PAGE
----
Kenny’s magnificent seventh

Kenny Bradley tells Neighbourhood Retailer the secret to the perfect acquisition after the success of his seventh store

Retail may be one of the hardest games in modern business, but Kenny Bradley is easily one of Northern Ireland’s best players.

With seven Spar stores in Co Antrim and Derry/Londonderry, including one Eurospar, the continued growth of his retail empire almost mocks the crushing climate facing the rest of the industry.

The latest addition to his retail business is Spar Grove Road, located on the orbital road around the north west of Ballymena town.

“We took it over on October 2014 from another operator,” Kenny told Neighbourhood Retailer. “We’ve really freshened it up inside with new front counters, a Gelato Italian ice-cream offer, and a new coffee unit. We’ve added a few general cosmetic changes, updated some of the systems and serviced the equipment.”

The alterations so far might not sound too drastic, but the results have been phenomenal.

The store's updated off-licence

The store’s updated off-licence

“We’re up 25 per cent,” Kenny revealed.

Attached to the Countryman Inn, the Spar and its adjacent restaurant forms a mutually-beneficial hub in what Kenny described as a “good catchment area”, with lots of traffic, especially at the weekend.

“There are always a lot of people visiting the Countryman, so that brings more attention to the store,” he said. Asked if it was those factors that led to the sale, Kenny said: “Basically, we saw the opportunity and decided to go for it. I had a feeling it could do well considering how much passing trade it had.”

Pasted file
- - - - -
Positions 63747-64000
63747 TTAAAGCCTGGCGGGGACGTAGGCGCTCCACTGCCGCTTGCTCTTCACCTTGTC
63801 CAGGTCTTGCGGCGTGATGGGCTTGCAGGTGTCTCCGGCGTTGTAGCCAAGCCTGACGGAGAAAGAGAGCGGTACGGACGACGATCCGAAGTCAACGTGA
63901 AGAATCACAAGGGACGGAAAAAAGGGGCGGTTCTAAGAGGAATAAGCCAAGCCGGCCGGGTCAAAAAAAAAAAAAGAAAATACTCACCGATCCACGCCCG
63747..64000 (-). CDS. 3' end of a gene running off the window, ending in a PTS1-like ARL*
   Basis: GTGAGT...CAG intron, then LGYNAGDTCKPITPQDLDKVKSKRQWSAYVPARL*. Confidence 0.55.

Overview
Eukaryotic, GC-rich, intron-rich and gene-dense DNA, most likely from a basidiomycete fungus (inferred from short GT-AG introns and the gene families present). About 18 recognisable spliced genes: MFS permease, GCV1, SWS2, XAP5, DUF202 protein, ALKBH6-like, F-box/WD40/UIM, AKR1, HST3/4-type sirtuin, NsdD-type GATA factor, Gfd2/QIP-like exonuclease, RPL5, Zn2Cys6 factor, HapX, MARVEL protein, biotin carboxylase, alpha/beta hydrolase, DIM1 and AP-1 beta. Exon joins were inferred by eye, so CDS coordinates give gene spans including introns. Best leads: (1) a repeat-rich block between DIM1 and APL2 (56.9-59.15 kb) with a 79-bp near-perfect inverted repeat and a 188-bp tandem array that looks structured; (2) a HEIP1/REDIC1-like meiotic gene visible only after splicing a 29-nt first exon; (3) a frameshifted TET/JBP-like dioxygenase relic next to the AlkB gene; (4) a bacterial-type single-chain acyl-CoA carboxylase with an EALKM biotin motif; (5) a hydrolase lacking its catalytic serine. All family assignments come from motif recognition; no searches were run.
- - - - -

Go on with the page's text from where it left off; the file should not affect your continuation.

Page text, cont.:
Customer service is a top priority for Kenny

Customer service is a top priority for Kenny

Kenny said that despite the store’s good location, it was in a highly-competitive area, with another Spar nearby and a Henderson’s-owned store not far away too.

“But it’s still a good area,” he said. “There’s a lot of private housing nearby.”

Revealing his priorities for what separated stores with potential and those without, Kenny said: “These are the things I look at; competition, amount of housing nearby, and level of passing trade. Location is key.”

Kenny also understands the importance of local staff, and opted to keep on all the previous workforce following the takeover. A few have been added since to keep up with the increased demand.

One of his big changes instore is Kenny’s new emphasis on coffee, a huge growth area for the convenience industry and one of the most profitable products available to retailers. The local entrepreneur has grabbed the opportunity with both hands.

The coffee area has a wide selection of beverages

The coffee area has a wide selection of beverages

“We have created our own coffee brand instore,” he said. “I brought in a coffee business consultant to help select the right coffee and equipment, and crucially create the best experience. It had been an issue for us, because it was hard to know what was good, and what was not – there are so many opinions on coffee out there and everybody claims to be the best. We got some great advice and looked at a number of different models and systems to get it right.”

Few realise what is behind the dedicated coffee unit instore. Kenny has focused on ensuring his caffeinated beverages are of the highest quality. Equipment is regularly checked by quality managers to ensure consistency in every cup.